Tasting the Difference - Public Outreach for the Town of Newmarket’s New Source

Authors:

  • Michael Greeley PE, Matthew Valade PE - Hazen and Sawyer
  • Sean Greig - Town of Newmarket, NH

The existing wells do not fully meet average daily demand, nor peak use periods. The MacIntosh Well can provide additional reliability and sufficient water for fire flows.

After evaluating the options the Town proceeded with a cost-effective compromise via a blending facility that would blend the new source with the existing distribution system water.

A trained panel tested the drinking water blends for taste and odor, which was then was used to determine blends for testing by Town customers.

Public outreach included a public forum for consumers to participate in a blind taste test of the new distribution system well water.

The primary goal of all water suppliers is to ensure public safety by striving to meet all regulatory requirements, however the need to increase supplies to foster community growth can often require suppliers to consider sources of supply that could be aesthetically less desirable than existing sources. The Town of Newmarket, NH recently faced such a decision.

After shuttering their treatment facility in 2004, Newmarket has operated two high-quality groundwater sources that only need chlorine disinfection and pH control to meet regulations. However due to steady growth throughout the past decade, the two wells are no longer capable of keeping up with demand, and are often pumped past recommended safe yields in order to keep up with demand during the summer months.

To supplement the existing supply, the town received a permit to draw water from a separate water field with higher TDS, manganese, and chloride, posing a potential aesthetics issue for the customers who were used to very little taste in their drinking water. While the new well water quality does not pose any risks to consumers and meets all regulatory requirements, the inorganic constituents could potentially exceed the EPA Secondary Maximum Contaminant Levels (SMCLs). Given the high quality of the Town’s existing sources, the Town was concerned that without additional treatment, consumers will be able to detect aesthetic differences in the new supply, hurting consumer confidence.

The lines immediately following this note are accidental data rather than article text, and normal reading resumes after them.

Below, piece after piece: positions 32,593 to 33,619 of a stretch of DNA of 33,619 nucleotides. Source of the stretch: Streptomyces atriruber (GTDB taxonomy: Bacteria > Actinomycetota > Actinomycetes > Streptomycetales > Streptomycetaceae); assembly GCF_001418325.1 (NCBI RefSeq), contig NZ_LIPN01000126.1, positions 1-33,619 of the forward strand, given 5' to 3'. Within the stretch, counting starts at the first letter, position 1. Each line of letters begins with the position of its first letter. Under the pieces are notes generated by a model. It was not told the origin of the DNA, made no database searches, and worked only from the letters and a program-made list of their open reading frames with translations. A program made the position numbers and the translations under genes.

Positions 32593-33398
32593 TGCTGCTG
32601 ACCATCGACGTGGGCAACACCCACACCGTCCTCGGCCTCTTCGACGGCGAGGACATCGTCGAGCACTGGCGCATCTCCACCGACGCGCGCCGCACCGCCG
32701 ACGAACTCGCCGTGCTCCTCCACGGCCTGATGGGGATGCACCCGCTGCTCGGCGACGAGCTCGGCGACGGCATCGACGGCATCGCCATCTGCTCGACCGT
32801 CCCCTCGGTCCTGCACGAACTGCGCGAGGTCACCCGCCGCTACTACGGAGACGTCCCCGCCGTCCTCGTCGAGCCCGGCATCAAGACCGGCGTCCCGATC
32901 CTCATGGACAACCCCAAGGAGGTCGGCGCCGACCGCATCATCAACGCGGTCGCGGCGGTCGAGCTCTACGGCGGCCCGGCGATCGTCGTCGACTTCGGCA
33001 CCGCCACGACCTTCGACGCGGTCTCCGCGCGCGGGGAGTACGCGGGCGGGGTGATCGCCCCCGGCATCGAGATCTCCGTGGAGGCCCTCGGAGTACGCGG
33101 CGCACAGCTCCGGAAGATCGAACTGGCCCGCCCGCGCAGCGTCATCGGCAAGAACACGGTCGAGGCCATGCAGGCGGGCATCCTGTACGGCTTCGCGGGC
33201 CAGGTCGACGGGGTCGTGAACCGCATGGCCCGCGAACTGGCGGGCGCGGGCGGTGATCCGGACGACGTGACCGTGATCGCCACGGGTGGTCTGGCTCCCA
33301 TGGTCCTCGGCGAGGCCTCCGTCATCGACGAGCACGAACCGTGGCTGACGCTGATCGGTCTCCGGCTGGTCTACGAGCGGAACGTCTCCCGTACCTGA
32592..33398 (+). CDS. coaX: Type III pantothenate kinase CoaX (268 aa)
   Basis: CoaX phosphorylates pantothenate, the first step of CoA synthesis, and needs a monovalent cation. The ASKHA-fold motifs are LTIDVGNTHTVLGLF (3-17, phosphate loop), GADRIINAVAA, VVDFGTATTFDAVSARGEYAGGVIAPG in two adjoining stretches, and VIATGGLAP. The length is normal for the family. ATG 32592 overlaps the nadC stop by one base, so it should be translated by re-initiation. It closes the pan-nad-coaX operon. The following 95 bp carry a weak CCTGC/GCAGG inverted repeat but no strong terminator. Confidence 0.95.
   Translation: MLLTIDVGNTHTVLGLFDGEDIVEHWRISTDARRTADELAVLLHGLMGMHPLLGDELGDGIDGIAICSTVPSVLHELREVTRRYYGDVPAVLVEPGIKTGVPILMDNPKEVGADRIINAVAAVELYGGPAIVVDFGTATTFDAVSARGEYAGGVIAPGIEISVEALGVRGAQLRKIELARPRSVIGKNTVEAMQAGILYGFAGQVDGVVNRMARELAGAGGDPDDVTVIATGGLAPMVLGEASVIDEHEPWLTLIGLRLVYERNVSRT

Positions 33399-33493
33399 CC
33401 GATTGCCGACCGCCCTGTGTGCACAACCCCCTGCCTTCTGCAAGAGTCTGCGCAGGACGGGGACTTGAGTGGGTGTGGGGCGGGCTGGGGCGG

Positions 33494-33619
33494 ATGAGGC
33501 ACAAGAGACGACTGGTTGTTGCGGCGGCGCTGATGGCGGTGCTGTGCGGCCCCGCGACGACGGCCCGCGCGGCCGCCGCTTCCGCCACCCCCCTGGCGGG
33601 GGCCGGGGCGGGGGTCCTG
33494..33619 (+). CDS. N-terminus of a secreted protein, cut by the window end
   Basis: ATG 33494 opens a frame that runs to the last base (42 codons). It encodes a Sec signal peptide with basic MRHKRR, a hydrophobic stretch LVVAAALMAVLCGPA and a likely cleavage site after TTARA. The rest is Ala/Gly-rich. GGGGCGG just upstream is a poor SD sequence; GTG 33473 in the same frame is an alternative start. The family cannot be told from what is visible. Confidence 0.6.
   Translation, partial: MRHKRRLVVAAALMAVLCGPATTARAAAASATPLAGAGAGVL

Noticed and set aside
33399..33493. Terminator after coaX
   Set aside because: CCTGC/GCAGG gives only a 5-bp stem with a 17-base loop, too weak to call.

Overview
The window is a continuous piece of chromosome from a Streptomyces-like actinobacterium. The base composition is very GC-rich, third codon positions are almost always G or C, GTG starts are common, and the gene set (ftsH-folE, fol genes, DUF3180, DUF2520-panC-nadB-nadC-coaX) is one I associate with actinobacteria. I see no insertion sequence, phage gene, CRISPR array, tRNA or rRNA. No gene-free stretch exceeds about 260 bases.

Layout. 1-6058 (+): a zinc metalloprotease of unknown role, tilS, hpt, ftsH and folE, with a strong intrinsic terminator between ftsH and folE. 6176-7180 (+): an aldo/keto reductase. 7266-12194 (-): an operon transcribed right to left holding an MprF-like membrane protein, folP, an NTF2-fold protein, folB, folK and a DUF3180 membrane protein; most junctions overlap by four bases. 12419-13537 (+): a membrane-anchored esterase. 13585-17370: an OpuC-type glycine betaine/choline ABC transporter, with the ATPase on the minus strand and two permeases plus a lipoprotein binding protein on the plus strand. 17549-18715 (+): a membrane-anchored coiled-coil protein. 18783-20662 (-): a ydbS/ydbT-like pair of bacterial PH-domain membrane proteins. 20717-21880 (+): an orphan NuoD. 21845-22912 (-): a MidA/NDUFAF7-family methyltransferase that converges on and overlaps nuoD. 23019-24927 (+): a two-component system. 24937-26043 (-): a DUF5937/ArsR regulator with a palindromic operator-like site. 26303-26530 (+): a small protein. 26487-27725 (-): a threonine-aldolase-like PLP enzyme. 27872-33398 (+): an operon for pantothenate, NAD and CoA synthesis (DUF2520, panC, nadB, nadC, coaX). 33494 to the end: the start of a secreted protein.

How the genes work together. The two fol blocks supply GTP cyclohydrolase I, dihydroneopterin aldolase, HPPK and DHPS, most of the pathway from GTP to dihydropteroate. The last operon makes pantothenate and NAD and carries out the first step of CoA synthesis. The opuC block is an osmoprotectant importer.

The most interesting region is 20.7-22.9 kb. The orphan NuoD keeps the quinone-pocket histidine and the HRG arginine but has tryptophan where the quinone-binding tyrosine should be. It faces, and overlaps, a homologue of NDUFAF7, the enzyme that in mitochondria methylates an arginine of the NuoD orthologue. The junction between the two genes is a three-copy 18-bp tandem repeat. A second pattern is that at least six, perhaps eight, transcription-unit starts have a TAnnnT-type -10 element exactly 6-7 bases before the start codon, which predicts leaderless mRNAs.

Preliminary design considerations ranged from blending to more costly and labor-intensive options including electrodialysis reversal (EDR). The EDR treatment would produce drinking water with a similar flavor profile to the existing well supply, but would be a more expensive option than what is needed to meet regulatory requirements. After evaluating the options the Town proceeded with a cost-effective compromise via a blending facility that would blend the new source with the existing distribution system water. The blending facility will reduce all constituent concentrations to meet the SMCLs, though there could still be a change in the flavor profile of the water.

In order to ensure public confidence in the design, the Town implemented an aggressive outreach program to notify consumers and determine whether the new product would be aesthetically acceptable. The program included a flavor profile analysis to assess the potential blends of the new well, notification to the consumers of the potential impacts of the new constituents, and even a public forum for consumers to participate in a blind taste test of the new distribution system well water. Data from the public was used to validate the design decisions for maximum allowable percentage of the new source that could be permissible through the blending facility.

This paper will discuss the experience in the town of Newmarket, NH and provide input on how utilities facing similar decisions can utilize public outreach to ensure a successful project.

For more information, please contact the author at mgreeley@hazenandsawyer.com.

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